12 thoughts on “Time’s Arrow”
On time: the film Memento. You’ve seen it?
Watched it once upon a time for a course on Film and Cultural Studies. Memento was the film screening for the course section on “narrativity”.
Come to think of it, Run Lola Run also has an interesting approach to time – time crunch, different possible futures. Memento’s reverse narration and short term memory disorder twists are probably more interesting though.
P.S. – Fab story. My novel also features a sine curve reference. I promise I’m not copying.
Ha! Not only have I seen it, I remember it!
The following conversation would take place from time to time during the initial stages of my recuperation:
“Someone will visit him in the morning, and I’ll ask, ‘Did Jonathan come to see you this morning?’
“He’ll say, ‘No’, but I know that he did. He’s like the guy out of “Memento”. You know, the movie about the guy who can’t create new memories?”
Of course, Beth meant the Guy out of Memento, and one day I finally cried out in exasperation, “How can you not remember Guy Pearce? He’s A BEAUTIFUL MAN!”
Thanks for the big ups on the story in the Tiny Letter. Much appreciated. My lawyers will be in touch. And you know, I’m very curious to maybe see some snippets of das Meisterwerk….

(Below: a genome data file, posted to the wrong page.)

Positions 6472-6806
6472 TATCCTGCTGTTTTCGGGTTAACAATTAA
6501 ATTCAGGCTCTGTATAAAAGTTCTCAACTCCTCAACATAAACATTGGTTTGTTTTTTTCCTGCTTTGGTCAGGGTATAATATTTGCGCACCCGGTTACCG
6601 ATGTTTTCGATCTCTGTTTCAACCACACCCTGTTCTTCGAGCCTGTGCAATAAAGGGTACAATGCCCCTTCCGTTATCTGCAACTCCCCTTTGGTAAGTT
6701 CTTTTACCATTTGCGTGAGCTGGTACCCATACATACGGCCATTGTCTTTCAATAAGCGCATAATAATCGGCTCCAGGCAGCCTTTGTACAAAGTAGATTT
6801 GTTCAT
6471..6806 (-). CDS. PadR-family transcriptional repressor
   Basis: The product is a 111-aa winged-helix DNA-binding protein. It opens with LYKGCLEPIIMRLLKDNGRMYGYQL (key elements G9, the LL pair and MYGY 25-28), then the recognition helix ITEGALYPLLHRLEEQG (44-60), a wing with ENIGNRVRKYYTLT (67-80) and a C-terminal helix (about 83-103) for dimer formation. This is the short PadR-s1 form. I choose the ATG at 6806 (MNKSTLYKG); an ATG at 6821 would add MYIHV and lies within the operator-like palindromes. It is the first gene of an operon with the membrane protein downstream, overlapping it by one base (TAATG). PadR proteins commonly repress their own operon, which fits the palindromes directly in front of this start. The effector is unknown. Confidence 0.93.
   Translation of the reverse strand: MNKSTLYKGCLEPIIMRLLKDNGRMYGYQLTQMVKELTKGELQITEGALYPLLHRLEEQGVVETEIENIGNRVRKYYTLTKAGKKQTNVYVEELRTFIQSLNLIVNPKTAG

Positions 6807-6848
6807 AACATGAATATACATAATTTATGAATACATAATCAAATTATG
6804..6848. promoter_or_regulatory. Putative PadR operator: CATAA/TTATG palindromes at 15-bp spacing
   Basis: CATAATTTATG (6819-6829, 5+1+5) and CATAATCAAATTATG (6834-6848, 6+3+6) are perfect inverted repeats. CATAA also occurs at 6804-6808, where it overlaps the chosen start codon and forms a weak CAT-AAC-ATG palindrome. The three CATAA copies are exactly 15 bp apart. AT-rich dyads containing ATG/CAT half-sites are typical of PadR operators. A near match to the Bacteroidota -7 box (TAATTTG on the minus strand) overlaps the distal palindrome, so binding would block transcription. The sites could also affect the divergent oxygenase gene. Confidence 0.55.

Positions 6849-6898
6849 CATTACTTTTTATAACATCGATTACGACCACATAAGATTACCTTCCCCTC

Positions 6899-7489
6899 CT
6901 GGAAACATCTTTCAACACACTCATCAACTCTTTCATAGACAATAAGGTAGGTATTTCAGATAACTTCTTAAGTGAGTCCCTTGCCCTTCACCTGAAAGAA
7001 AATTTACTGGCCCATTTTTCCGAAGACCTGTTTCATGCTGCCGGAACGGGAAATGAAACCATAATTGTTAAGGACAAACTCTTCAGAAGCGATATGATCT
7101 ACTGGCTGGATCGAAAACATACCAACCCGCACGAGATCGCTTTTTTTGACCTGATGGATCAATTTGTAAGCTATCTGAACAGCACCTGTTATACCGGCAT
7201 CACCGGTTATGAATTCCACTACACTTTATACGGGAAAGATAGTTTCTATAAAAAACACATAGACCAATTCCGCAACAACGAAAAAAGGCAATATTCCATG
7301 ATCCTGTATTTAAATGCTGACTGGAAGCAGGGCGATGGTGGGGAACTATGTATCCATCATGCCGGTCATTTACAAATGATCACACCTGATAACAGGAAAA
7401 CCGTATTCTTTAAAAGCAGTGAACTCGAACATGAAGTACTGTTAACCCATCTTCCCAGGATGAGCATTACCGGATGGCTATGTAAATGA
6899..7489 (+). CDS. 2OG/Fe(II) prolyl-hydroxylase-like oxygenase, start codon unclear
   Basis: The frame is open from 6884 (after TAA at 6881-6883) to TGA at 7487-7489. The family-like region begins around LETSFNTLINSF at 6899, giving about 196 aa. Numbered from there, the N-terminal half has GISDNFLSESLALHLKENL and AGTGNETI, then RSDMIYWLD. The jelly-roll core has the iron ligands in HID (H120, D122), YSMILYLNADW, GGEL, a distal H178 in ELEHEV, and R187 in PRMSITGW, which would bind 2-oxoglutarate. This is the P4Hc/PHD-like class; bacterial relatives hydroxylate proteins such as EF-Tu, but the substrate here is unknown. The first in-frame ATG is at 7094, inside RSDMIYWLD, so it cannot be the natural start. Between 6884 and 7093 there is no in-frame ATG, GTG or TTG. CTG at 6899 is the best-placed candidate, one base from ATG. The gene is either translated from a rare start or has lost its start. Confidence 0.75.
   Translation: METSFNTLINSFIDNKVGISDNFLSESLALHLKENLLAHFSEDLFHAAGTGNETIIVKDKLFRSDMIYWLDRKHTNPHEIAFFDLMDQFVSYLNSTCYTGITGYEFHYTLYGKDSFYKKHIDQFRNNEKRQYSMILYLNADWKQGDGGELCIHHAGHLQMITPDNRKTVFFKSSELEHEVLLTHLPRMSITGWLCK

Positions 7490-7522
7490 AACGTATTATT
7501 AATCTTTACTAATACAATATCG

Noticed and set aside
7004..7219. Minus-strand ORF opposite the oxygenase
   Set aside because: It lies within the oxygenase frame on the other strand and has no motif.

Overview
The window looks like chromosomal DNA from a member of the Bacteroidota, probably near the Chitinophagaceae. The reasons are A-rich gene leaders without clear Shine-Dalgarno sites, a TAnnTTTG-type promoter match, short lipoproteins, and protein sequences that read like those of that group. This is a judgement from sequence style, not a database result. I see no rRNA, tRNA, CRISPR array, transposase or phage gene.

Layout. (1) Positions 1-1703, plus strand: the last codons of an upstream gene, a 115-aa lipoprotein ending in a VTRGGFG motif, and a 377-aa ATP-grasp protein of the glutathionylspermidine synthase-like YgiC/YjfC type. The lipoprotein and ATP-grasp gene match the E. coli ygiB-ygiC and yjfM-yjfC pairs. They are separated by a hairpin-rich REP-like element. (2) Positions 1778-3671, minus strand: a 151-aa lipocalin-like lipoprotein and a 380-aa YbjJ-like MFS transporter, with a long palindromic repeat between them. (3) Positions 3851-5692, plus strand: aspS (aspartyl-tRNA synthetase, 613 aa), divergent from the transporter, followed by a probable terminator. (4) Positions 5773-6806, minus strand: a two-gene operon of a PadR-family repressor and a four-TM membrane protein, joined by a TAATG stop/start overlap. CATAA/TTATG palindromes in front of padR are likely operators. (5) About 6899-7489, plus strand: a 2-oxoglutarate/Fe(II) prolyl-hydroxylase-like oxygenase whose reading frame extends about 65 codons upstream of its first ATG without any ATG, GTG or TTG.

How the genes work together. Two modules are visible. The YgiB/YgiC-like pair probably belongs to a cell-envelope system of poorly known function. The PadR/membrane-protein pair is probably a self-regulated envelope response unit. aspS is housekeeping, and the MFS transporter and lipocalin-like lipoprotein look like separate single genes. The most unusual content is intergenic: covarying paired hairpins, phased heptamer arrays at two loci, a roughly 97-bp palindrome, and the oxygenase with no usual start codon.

I’m slashing and burning scenes, rewriting, reordering. (It’s a non-linear narrative.)
In fact, I just killed one of my babies about 3 minutes ago. I had to cut a Calcutta subway scene that was interesting, but just not working in the overall flow.
I’m hoping by the end of November I’ll have a complete, shareable draft. Then you can see whichever snippets you like. It’s never been seen by human eyes. (Well, Beth did actually see some of the beginning pages at some point. But I aborted those monstrosities long ago.)
I should have saved those. Might be worth money someday.
Forget the money; they can go in the Museum of Ron!
From the beginning of the process, it looks like killing your babies is a good thing. The number of times in the past months I’ve heard and read that the real writing, the good writing, takes place during editing….
Another interesting thing I’ve heard, particularly with respect to short stories: look at a piece without the first and last fifty words. And the story in this week’s Tiny Letter was much improved by the lost of its last 50.